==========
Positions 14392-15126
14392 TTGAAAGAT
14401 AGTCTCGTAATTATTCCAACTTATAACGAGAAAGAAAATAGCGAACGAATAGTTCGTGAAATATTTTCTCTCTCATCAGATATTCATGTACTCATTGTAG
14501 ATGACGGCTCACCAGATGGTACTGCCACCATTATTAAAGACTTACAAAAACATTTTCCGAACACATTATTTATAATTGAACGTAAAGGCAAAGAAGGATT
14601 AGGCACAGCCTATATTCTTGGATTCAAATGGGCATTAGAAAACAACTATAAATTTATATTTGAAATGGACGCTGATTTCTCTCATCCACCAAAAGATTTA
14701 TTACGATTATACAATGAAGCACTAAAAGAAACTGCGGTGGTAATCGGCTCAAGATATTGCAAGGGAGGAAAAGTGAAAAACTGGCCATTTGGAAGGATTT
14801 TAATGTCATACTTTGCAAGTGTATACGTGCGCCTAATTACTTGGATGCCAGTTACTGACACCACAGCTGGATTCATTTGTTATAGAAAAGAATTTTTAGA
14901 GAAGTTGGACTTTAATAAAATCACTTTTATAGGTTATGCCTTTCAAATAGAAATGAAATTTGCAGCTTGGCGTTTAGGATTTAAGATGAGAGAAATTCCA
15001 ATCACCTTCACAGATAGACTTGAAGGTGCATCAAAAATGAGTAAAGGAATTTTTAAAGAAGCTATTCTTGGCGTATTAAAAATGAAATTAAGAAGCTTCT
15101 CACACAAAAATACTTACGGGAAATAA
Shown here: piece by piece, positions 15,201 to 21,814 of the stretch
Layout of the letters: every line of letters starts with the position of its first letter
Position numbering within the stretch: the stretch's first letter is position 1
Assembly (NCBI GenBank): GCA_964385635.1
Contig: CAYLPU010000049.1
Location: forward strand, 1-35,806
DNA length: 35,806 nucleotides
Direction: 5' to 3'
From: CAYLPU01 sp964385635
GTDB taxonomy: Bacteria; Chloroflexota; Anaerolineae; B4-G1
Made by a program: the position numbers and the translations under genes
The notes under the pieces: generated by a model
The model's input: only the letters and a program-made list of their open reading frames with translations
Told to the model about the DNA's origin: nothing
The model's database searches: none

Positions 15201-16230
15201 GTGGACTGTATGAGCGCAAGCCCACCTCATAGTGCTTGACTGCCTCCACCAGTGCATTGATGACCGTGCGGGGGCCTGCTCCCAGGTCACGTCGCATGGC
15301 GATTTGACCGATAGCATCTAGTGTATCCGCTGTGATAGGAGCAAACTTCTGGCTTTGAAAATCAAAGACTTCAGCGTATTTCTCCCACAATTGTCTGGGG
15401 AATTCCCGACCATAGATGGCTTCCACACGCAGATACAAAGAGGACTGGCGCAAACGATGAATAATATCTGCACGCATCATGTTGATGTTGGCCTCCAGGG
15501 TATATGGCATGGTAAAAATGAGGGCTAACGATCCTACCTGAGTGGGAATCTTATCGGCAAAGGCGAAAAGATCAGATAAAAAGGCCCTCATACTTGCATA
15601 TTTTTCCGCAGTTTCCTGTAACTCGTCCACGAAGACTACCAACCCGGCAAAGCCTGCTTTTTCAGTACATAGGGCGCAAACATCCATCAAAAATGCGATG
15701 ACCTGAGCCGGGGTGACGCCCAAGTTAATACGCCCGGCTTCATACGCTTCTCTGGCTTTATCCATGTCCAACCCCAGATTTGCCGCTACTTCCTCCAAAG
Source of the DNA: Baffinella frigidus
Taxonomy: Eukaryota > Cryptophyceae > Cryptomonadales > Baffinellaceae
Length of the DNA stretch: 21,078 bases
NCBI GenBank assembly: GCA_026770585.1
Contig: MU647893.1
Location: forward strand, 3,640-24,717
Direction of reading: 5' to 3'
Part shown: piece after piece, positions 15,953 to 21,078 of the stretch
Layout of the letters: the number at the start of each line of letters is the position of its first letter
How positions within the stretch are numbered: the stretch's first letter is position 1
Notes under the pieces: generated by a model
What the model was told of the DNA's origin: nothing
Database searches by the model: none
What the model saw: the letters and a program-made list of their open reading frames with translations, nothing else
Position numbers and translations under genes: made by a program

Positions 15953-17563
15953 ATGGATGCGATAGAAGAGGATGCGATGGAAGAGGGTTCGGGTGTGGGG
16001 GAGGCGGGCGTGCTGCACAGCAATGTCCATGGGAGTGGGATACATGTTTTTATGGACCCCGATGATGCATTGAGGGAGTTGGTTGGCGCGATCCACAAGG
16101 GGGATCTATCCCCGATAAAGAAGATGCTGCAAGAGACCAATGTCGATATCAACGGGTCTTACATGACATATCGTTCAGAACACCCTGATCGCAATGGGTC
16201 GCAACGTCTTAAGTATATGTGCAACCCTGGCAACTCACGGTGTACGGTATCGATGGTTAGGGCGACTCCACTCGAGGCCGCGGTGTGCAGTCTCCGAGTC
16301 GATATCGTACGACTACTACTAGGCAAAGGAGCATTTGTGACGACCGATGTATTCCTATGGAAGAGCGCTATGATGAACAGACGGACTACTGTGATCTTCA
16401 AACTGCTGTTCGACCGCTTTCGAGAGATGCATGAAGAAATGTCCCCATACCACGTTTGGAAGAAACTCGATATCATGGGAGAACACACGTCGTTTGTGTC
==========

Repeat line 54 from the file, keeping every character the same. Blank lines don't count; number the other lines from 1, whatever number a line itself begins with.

16401 AACTGCTGTTCGACCGCTTTCGAGAGATGCATGAAGAAATGTCCCCATACCACGTTTGGAAGAAACTCGATATCATGGGAGAACACACGTCGTTTGTGTC